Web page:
Victoria Park has been recognised by the Green Flag Award Scheme as one of the very best green spaces in the world.
The park is among a record-breaking 1,970 UK parks and green spaces that have received a prestigious Green Flag Award – the mark of a quality park or green space.
This international award, now into its third decade, is a sign to the public that the space boasts the highest possible environmental standards, is beautifully maintained and has excellent visitor facilities.
The historic park and Grade II listed Mansion House have benefitted from over £3 million secured through the Heritage Lottery Fund, with many of its original features – dating back to the 1850s – repaired and restored in recent years.
Keep Britain Tidy chief executive Allison Ogden-Newton said: “We have awarded more Green Flags to parks and green spaces this year than ever before, which means beautiful, well-managed and peaceful spaces are accessible to more people than ever. But our message is use it or lose it.
“Not only does visiting your local park boost your mental health but your visit supports the effort made by local authorities to provide world-class parks and that has never been harder to do.”
“With around 27,000 parks and greenspaces across England alone Green Flag standard parks are still the exception but the number of awards given out this year is a testament to the hard work and innovation displayed by many local authorities.
“Indeed, Keep Britain Tidy wants to see many more meet the Green Flag Award standards creating a national network of quality parks and green spaces on people’s doorsteps, inspiring more of us to get our ‘20 minutes a day’ (amount of time to spend in nature to help improve mental wellbeing)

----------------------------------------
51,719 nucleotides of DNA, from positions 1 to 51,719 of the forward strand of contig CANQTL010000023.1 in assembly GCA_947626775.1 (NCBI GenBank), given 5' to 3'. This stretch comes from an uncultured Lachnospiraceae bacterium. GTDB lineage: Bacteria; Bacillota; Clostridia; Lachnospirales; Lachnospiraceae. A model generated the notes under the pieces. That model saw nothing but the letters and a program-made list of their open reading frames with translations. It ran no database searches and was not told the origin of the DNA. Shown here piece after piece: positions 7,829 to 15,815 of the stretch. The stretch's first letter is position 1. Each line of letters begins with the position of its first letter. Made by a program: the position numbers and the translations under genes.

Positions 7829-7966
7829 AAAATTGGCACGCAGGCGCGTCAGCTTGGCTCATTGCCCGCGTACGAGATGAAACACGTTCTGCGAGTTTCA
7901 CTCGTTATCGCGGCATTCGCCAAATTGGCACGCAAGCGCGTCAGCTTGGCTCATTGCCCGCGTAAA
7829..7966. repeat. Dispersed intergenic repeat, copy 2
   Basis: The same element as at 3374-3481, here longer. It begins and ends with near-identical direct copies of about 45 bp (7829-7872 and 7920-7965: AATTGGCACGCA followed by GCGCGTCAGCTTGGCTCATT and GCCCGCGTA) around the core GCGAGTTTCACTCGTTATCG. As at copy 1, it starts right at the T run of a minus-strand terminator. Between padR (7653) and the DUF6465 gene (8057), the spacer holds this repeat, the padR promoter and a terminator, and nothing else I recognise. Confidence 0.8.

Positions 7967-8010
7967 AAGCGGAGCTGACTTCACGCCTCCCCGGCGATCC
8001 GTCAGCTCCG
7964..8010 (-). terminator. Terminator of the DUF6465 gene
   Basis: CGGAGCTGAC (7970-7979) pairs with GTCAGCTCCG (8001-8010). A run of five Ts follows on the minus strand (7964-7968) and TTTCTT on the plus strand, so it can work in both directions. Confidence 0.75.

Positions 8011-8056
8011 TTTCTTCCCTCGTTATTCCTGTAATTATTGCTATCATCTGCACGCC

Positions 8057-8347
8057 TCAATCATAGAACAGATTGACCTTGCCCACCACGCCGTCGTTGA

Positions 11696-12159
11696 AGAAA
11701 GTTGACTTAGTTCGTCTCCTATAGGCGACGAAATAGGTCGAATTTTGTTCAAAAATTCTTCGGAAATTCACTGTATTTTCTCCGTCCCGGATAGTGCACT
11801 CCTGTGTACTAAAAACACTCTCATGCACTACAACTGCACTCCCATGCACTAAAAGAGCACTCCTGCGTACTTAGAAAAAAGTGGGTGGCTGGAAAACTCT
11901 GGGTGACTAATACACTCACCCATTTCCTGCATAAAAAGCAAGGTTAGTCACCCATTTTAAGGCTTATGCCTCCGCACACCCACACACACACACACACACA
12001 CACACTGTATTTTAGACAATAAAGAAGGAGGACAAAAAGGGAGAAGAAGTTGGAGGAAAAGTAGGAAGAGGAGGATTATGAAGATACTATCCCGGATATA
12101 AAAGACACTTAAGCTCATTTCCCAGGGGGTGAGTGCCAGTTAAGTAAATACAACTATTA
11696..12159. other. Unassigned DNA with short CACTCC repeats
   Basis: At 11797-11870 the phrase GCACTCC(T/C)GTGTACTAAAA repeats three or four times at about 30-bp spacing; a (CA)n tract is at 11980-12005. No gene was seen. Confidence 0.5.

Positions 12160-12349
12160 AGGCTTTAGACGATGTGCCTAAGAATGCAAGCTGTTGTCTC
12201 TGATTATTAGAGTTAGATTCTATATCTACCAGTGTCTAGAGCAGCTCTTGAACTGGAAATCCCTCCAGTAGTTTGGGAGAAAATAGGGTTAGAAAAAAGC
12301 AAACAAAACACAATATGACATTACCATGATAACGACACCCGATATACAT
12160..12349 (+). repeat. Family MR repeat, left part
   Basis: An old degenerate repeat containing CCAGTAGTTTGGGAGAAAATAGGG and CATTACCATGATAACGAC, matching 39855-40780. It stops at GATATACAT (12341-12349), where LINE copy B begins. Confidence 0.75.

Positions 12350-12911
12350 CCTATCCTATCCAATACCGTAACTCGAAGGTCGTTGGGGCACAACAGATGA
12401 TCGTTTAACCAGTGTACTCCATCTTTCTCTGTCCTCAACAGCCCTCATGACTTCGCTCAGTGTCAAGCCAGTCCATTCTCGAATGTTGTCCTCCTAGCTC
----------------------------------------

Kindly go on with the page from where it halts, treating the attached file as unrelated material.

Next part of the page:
“If you want to boost your wellbeing even more, you could take it one step further and get involved in your local park by joining its friends’ group. Being part of a community goal, while spending time outside, can give a real sense of pride and positivity.
“We’ve seen it with many of our volunteer groups over the years.”
About Victoria Park
It is the last park in the borough where the original manor house survives – those at Sherdley, Taylor and Haresfinch parks are now long gone.
The pond, folly and formal garden features date back to 1847 the land then owned by John Speakman. In 1849-50 John Ansdell built the house which was anticipated as part of the original private development after John Speakmans death.
It was designed by Edward Kemp, the landscape architect who also designed St Helens Cemetery.
Sir David Gamble – chemical magnate, philanthropist and St Helens’ first elected mayor – donated the land in 1887 where the gate lodge now sits.
The Mansion House, City Road Lodge and folly are all individually Grade II listed structures, and the gate pillars and Doulton fountain are also historically significant.
St Helens’ first public museum was in the Mansion House with the famous wood-carved tiger at the entrance.
A beloved community asset, the park and house are now home to Age UK Mid Mersey, the popular St Helens Parkrun every Saturday (www.parkrun.org.uk/sthelens), and a host of other events.
More information: www.sthelens.gov.uk/victoriapark